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What Do China’s CPI, PPI, and Debt Data Indicate?

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China’s CPI and PPI data

China’s consumer price index (or CPI) rose to 1.6% year-over-year (or YoY) in September, mainly due to higher food prices, especially pork, and not due to an improvement in economic activity. In September, food prices went up by 2.7% YoY.

Meanwhile, in September, the producer price index (or PPI) for manufactured goods fell 5.9% YoY as manufacturers resorted to price-cutting due to weak demand. The risk of deflation is growing in the manufacturing sector, which is more disturbing.

Because lower prices mean lower profits for factories, with shrinking margins it becomes difficult for manufacturers to run their business for longer amounts of time.

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China’s debt burden is a ticking time-bomb

According to the People’s Bank of China (or PBoC), RMB (renminbi) loans increased by 144.3 billion Chinese yuan YoY to 1.1 trillion yuan in September. Year-to-date (or YTD), China’s new RMB lending totaled 9.9 trillion yuan.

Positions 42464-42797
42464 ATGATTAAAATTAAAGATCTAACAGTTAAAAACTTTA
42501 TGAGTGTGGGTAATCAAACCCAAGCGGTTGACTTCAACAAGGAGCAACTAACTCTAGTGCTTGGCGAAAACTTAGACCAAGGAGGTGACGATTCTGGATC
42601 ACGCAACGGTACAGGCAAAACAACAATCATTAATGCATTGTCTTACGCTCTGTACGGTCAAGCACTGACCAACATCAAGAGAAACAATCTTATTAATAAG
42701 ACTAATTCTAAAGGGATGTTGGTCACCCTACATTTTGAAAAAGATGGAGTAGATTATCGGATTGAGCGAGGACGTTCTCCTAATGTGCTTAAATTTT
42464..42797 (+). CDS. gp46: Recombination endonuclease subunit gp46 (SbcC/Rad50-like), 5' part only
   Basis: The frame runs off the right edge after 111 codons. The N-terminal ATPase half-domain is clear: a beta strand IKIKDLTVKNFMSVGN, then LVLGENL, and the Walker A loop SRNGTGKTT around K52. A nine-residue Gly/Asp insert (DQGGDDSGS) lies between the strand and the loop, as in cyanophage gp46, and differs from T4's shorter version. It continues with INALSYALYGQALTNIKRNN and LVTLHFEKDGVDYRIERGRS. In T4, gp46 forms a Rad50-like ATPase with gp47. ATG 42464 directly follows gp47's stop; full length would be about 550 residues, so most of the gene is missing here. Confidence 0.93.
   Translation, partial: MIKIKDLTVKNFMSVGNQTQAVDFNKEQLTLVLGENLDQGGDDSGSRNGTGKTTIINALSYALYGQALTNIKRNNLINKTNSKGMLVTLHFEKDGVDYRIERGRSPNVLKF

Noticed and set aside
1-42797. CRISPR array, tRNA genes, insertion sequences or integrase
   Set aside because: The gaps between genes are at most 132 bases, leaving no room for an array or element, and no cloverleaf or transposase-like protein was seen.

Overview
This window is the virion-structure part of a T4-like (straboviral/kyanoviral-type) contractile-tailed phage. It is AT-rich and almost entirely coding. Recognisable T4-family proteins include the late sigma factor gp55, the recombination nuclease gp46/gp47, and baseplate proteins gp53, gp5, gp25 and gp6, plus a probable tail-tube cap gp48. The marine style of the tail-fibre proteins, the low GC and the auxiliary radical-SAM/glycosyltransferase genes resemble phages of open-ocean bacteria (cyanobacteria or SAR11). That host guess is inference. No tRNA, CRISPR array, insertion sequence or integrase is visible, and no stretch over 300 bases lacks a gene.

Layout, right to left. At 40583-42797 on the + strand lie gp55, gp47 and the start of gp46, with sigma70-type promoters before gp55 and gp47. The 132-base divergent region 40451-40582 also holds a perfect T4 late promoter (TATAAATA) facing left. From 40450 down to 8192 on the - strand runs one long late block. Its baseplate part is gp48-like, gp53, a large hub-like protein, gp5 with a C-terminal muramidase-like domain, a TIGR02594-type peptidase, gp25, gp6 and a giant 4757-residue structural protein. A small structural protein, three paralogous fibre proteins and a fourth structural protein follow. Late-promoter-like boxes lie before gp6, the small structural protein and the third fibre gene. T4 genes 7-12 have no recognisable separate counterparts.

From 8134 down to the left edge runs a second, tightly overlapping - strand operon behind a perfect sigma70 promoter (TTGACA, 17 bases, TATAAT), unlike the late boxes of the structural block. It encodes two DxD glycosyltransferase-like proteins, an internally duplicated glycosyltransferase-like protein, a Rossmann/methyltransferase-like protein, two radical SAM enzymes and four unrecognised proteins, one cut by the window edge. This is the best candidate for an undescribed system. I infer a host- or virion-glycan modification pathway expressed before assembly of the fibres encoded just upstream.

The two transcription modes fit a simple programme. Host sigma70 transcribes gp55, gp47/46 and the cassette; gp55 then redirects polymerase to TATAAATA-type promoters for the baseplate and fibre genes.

China’s debt burden is constantly rising while its gross domestic product (or GDP) is shrinking. With the slowdown in global demand, China is no longer in a position to support the mounting interest burden that arises from a large amount of debt.

Impact on mutual funds

Rising CPI and falling PPI affect all the companies operating in China and therefore mutual funds such as the Clough China Fund – Class A (CHNAX), the Guinness Atkinson China and Hong Kong Fund (ICHKX), the Eaton Vance Greater China Growth Fund – Class A (EVCGX), and the John Hancock Greater China Opportunities Fund – Class A (JCOAX).

Demand for consumer discretionary goods, particularly for luxury goods, has fallen, which has adversely impacted consumer discretionary companies Jumei International (JMEI), Qunar Cayman Islands (QUNR), Ctrip.com International (CTRP), and JD.com (JD).

China’s debt burden is rising at an alarming rate, and there is a danger that the country may fall into a debt trap. Excessive borrowing may jeopardize the economic growth of the economy, with mutual funds impacted at the broader macroeconomic level.

For more analysis on mutual funds, please visit Market Realist’s Mutual Funds page.

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